The whole point of GTD is to simplify your life to where you're just cranking widgets...not to get bogged down in the widget cranking machinery.

        Hope that helps!

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        • #5
          I've found it's *very* common to feel overloaded when getting started. For many of us, this is the first time we've seen the entire inventory of what we've said we'll do - and it's usually a hell of a shock.

          I suggest pushing through it, getting the system integrated into your life, then start pruning until you're comfortable with your lists. Also, you should make sure your lists are "clean," i.e., your projects are real ones (multi-step), your actions are granular enough, etc.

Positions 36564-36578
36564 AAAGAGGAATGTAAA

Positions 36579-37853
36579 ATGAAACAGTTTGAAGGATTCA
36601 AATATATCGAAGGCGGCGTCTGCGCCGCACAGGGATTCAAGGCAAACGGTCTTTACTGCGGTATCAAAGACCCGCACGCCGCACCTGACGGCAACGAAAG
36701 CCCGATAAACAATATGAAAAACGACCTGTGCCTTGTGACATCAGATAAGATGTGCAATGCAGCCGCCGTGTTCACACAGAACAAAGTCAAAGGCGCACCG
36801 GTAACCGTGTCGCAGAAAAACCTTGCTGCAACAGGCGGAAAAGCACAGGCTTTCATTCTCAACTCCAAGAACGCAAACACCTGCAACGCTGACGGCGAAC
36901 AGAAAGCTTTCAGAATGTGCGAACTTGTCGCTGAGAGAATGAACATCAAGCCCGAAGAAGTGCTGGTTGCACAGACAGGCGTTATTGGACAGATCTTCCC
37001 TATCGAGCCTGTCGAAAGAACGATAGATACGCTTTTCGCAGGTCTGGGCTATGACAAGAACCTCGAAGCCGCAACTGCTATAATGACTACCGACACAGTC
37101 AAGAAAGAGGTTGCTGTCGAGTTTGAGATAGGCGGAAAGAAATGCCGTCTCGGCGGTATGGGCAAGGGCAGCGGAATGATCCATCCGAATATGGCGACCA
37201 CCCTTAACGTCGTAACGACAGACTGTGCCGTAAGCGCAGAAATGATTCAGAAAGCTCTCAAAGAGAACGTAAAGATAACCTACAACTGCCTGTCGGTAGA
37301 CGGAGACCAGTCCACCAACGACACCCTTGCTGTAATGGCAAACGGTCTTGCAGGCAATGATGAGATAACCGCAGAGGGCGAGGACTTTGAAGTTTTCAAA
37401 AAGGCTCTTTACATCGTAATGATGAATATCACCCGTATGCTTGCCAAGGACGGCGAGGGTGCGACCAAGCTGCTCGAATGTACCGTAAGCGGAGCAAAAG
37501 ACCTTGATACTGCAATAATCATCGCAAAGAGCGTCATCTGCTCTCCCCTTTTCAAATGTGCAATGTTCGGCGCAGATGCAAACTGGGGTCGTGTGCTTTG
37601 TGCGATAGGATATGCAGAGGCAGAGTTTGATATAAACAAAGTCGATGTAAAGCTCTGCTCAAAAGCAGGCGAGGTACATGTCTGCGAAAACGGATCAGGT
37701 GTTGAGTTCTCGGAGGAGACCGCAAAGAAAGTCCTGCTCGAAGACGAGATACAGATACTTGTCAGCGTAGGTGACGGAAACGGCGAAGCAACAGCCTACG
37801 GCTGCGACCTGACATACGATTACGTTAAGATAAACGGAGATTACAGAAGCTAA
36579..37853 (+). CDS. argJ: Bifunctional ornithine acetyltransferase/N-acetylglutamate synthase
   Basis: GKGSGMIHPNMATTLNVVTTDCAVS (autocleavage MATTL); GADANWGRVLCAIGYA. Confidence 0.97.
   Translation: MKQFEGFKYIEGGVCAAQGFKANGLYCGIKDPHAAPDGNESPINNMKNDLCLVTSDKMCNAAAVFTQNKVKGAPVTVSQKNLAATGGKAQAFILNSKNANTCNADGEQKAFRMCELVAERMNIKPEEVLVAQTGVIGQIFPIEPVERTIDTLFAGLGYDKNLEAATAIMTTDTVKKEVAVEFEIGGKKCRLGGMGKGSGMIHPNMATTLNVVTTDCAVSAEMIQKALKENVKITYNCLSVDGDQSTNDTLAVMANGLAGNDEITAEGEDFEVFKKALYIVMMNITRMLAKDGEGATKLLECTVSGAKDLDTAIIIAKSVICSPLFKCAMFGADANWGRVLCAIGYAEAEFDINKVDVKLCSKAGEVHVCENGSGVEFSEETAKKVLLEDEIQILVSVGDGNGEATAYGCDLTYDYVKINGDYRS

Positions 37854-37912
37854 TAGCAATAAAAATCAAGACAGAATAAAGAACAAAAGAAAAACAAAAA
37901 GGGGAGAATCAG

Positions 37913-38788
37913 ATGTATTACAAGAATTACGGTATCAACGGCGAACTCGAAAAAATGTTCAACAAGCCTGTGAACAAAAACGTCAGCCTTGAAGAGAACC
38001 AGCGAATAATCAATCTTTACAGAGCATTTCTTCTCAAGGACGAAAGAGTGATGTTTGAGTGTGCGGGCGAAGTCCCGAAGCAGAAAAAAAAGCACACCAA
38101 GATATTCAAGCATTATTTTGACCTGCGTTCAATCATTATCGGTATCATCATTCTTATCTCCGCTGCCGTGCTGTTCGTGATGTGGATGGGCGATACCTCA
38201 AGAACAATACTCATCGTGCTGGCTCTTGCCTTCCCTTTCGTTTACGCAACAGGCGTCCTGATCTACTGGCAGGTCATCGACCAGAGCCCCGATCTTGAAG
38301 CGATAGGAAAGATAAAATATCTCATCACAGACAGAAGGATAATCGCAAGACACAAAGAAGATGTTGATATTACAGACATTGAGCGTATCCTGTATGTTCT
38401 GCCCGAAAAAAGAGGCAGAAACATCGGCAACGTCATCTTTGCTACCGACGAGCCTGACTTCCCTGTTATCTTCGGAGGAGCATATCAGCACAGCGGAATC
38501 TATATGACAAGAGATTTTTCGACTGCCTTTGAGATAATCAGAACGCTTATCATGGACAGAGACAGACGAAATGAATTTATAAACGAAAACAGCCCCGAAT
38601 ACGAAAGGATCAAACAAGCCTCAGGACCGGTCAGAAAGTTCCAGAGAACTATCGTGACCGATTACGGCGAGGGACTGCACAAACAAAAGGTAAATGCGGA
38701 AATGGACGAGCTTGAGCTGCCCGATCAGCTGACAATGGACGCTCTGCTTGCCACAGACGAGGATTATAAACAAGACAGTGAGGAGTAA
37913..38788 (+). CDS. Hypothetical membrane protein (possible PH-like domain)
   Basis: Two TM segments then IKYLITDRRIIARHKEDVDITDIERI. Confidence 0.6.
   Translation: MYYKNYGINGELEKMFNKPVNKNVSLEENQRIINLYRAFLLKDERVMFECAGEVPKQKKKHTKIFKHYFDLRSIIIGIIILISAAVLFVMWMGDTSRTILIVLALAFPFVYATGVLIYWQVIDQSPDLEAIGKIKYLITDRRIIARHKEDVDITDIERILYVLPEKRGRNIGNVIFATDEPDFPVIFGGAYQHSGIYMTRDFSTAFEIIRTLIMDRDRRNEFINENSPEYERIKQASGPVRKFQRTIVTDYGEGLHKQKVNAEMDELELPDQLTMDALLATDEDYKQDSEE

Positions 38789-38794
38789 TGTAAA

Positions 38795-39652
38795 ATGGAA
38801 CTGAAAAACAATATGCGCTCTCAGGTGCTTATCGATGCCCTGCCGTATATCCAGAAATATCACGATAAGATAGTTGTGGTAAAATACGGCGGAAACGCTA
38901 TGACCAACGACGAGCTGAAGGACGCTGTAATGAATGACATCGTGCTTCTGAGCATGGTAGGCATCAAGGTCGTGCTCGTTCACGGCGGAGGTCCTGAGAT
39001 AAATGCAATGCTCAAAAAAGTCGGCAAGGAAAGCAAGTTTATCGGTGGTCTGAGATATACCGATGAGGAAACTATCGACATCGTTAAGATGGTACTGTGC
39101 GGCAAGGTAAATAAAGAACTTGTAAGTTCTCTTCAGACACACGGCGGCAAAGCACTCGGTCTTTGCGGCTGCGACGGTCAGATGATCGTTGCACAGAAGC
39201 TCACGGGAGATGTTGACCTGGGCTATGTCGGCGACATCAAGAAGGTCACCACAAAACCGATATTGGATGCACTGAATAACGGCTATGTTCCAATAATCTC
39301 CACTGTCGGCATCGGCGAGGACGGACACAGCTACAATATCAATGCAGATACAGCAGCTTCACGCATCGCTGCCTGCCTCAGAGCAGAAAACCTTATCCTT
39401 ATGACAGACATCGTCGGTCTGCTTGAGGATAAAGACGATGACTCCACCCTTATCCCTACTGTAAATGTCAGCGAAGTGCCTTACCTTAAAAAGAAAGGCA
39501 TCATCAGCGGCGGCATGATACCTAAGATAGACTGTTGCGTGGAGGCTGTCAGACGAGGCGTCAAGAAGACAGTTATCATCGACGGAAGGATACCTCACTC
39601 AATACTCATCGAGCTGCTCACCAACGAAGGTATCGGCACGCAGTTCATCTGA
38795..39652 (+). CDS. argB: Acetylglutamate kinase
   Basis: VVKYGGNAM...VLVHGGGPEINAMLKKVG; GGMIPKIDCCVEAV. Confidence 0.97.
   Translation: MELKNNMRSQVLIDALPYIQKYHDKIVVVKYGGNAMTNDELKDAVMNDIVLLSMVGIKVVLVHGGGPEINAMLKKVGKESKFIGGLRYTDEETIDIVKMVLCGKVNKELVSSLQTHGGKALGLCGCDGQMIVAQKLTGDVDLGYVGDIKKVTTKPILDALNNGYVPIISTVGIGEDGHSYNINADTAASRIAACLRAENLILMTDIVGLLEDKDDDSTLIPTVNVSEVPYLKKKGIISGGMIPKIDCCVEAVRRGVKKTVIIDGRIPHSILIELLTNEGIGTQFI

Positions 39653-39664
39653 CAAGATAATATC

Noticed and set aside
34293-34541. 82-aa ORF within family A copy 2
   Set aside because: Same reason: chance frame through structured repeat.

Hope that helps!

          Comment


          • #6
            What cornell said. Keep at it.

            Oh, and learn to love "Someday/Maybe" -- it is not just a dark little corner in the back of your closet where you shove all the junk you don't want to think about anymore; it is an important tool for managing one's sanity. Put only the project-level stuff on the someday/maybe list. Don't worry about creating next actions for these items.

            Comment


            • #7
              Originally posted by jknecht View Post
              Oh, and learn to love "Someday/Maybe" -- it is not just a dark little corner in the back of your closet where you shove all the junk you don't want to think about anymore; it is an important tool for managing one's sanity. Put only the project-level stuff on the someday/maybe list. Don't worry about creating next actions for these items.
              I second this advice. Put on your context lists only NAs that you like to address within the next week. All others can rest in "Someday/Maybe". Off course it's significant to do your weekly review.

              BTW I use separate lists for Someday and Maybe. So the status of the inlying projects are mor clear.

              Yours
              Alexander